We believe excellent nutrition is the first step towards better health. Poor quality foods can affect your pets’ bodies in a variety of ways, such as:
- Food allergies; biting and chewing at itchy paws; dry, flaky skin; hot spots; chronic ear infections.
- Poor digestion, which can lead to a decrease in a food’s nutritional benefits and possible reduced life expectancy; excessive gas and/or loose stools; increase pet waste.
- Weakened immune system which could make your pet susceptible to diseases such as diabetes, cancer, obesity, arthritis, pancreatitis, and urinary tract infections.
Feeding a nutritious food does not always mean spending a lot of money. In fact, natural foods aren’t much more expensive than grocery store brands. After factoring in lower feeding amounts (pets eating holistic foods typically require 20-40% less food than pets on economy brands) and fewer vet visits, a healthy diet can actually cost you less in the long run than a pet food offering fewer nutritional benefits.
- Clearly named meat or fish – chicken, lamb, beef, salmon
- Concentrated named meat proteins – chicken meal, turkey meal
- Whole grains and starches – brown rice, barley, sweet potatoes
- Fresh fruits and vegetables – whole potatoes, carrots, apples
- Named fats from quality sources – chicken fat, herring oil, sunflower oil
- Natural preservatives – mixed tocopherols, vitamin C or E
What to avoid in a pet food:
- Non-specific ingredients – poultry by-products, meat and bone meal
- Protein fillers – corn gluten, wheat gluten, egg product meal
- Carbohydrate overload – refined flours, wheat, mill runs
- Processed fruits and vegetables – tomato pomace, dehydrated potatoes
- Fats from non-specific sources – poultry fat, animal fat, vegetable oil
- Artificial preservatives – BHA & BHT
Isn’t the healthy stuff going to cost me a lot of money?
Not necessarily! We actually have some foods that are cheaper brands we’ve found at big box stores or the grocery store! Plus, if you feed a food that has more nutrients, you can often feed up to 40% less food than one with a lot of junky fillers, making that bag of food last you a lot longer!
Isn’t dry food the best thing for my pet’s teeth?
This is a really, really common misconception, but unfortunately dry kibble doesn’t do much to keep your pet’s teeth clean. We like to compare it to you replacing your oral care routine with eating a handful of pretzels. Sure it’s yummy, and while it might technically scrape some plaque off, it’s not a suitable substitute for your daily tooth brushings. A much more effective way to keep their teeth sparkly white is to provide raw meaty bones for your dog or cat to chew on. The bones work to scrape away plaque while the remaining muscle tissue provides a flossing action. Check out our freezers for a selection of bones to suit pets of all sizes!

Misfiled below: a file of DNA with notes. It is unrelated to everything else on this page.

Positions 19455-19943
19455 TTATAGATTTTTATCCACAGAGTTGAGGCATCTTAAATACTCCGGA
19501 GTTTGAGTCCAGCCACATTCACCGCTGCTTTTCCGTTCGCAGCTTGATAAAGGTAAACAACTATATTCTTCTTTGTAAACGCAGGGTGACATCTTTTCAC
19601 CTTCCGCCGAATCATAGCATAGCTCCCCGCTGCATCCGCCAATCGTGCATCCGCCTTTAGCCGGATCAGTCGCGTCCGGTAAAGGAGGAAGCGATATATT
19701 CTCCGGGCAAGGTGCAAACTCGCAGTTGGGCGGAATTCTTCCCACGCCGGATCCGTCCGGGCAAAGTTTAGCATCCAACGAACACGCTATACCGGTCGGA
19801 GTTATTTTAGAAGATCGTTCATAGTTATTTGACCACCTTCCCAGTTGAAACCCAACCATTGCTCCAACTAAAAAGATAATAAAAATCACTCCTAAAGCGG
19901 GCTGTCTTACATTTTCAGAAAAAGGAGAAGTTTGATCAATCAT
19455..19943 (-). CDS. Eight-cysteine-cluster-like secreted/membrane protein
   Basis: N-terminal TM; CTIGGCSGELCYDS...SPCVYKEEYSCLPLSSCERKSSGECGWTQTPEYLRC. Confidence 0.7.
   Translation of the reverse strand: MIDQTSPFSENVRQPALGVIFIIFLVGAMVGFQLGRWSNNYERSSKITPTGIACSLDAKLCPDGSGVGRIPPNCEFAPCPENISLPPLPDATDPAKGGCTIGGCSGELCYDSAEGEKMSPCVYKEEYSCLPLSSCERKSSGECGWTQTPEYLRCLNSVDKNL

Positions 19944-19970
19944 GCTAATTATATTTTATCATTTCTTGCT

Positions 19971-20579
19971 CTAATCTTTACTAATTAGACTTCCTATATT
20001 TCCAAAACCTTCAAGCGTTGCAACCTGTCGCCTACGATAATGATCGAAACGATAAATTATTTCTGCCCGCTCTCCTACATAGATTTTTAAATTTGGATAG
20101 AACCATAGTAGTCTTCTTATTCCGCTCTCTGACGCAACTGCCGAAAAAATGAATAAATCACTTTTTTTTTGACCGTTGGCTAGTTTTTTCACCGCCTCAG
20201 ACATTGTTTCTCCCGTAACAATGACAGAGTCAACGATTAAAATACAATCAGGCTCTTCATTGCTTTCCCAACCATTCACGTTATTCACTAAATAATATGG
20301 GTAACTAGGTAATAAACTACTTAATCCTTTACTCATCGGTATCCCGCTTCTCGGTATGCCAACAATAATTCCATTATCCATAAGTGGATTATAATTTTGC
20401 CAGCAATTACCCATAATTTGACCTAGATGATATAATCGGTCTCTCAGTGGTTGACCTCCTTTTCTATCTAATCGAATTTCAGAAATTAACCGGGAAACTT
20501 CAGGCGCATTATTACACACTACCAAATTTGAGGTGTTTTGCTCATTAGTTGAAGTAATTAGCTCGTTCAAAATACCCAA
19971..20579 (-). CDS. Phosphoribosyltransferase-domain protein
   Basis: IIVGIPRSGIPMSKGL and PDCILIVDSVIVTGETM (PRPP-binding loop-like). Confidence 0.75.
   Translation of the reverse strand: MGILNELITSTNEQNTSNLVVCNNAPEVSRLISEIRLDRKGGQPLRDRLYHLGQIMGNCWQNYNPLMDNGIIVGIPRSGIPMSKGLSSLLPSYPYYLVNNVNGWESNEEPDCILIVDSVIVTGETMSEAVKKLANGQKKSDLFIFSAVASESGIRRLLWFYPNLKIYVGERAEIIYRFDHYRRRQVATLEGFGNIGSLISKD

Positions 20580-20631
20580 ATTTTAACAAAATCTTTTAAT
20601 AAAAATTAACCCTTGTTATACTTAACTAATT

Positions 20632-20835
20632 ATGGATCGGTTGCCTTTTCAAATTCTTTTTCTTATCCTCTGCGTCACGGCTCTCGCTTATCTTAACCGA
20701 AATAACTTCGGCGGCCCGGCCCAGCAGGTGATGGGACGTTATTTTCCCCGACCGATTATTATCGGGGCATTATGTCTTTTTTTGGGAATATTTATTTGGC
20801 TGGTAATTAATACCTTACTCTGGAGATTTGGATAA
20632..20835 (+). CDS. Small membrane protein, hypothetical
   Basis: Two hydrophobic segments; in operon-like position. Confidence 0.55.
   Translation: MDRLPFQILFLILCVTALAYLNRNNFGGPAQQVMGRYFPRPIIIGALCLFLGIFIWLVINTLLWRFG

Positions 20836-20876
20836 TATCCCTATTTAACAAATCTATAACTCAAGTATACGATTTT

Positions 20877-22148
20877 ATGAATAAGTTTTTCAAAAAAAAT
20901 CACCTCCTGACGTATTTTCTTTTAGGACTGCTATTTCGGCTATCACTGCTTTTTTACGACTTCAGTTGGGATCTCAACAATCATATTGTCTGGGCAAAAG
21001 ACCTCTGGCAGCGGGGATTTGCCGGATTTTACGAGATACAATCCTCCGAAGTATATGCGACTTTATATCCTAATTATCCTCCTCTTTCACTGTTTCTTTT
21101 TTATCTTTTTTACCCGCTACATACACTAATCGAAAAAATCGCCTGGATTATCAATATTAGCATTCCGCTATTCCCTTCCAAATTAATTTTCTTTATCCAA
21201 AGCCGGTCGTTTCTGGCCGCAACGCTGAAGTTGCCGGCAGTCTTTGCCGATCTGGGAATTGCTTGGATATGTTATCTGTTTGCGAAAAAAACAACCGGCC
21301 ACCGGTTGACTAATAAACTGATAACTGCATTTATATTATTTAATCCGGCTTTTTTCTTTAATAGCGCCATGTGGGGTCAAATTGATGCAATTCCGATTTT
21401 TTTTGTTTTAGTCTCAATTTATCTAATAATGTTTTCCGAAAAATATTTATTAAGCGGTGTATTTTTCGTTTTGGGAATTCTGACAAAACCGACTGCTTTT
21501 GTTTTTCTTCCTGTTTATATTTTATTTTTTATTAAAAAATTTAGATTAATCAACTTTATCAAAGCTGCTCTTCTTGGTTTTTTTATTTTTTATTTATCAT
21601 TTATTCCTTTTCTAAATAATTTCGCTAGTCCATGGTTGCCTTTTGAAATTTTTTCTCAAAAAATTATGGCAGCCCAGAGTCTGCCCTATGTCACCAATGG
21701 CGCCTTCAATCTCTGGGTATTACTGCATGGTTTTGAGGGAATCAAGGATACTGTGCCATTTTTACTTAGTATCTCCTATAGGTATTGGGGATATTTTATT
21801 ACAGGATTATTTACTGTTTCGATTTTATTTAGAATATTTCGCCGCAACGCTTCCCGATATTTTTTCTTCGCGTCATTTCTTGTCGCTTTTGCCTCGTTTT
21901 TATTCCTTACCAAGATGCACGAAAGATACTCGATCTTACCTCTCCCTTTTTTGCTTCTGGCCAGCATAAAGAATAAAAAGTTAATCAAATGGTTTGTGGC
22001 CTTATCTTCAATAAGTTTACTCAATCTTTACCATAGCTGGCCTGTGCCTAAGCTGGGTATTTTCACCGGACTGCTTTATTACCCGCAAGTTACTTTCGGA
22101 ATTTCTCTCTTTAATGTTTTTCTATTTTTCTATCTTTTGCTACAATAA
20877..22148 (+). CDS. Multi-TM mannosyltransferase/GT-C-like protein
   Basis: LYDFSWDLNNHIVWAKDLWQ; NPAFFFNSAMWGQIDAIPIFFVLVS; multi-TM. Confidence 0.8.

Other great options are regular brushings one of our pet safe toothpastes, dental sprays, or minty-fresh water additives.
Is raw food really safe?
Yes! We believe that a raw diet is one of the best things you can feed your dog or cat. They are the most biologically appropriate diets, and most pets thrive on a raw diet. Dogs and cats have short and highly acidic digestive systems, allowing them to digest raw foods safely and quickly. On top of that, the raw foods we carry all have very high standards and strict safety procedures in place to ensure your pet is getting a food that that’s completely pathogen-free.
Should I ever change my pet’s food?
Absolutely – variety is the spice of life, after all! Our pets aren’t really designed to eat the same thing every single day, so we recommend rotating their food on a routine basis – that can be daily, monthly, or every few months – whatever works best for you! By switching up what you feed them, you actually help to strengthen their digestive system, broaden their nutritional intake, and help prevent the development of food allergies. For more on this, check out this great video by holistic vet Dr. Karen Becker.
My pet has a special dietary restriction – do you offer anything for that?
We sure do! We offer foods and supplements for pets with even the most extreme food allergies, urinary health issues, diabetes, kidney health, and more. If your pet is on a special diet, we’re happy to talk with you about their specific requirements and do our best to provide you with some healthy, natural alternatives to meet their needs.
How can I transition my pet over to a new food without upsetting their stomachs?
Slowly transitioning to a new food is always the safest bet to avoid digestive upset. We suggest making the transition occur over the course of a week or two. Start off by feeding 25% of the new food and 75% of the current food for 2-3 days. Then gradually increase the new food to 50% of your pet’s daily intake, and decreasing the current food to 50% for another 2-3 days. If that’s going well, bump up the new food to 75% and the old food to 25% for another 2-3 days, until you can feed your pet 100% of the new food.
You can always add a little “insurance” when food switching by grabbing some 100% organic canned pumpkin or Answer’s Goat’s Milk which are both great for easing tummy troubles and helping with food transitions.
- The Best & Worst Foods for your Pets, by Dr. Karen Becker
- Have a Giant Breed Puppy? Tips on choosing a food appropriate for them.
- Foods to avoid or restrict
- Importance of moisture in your pet’s food
- How to store and serve raw food
- Transitioning over to a raw food
- Diet & Health Info For Man’s Best Friend
- Dog Food Advisor
Special thanks to Lizzi & Rocco’s Natural Pet Market for supplying the content for this page!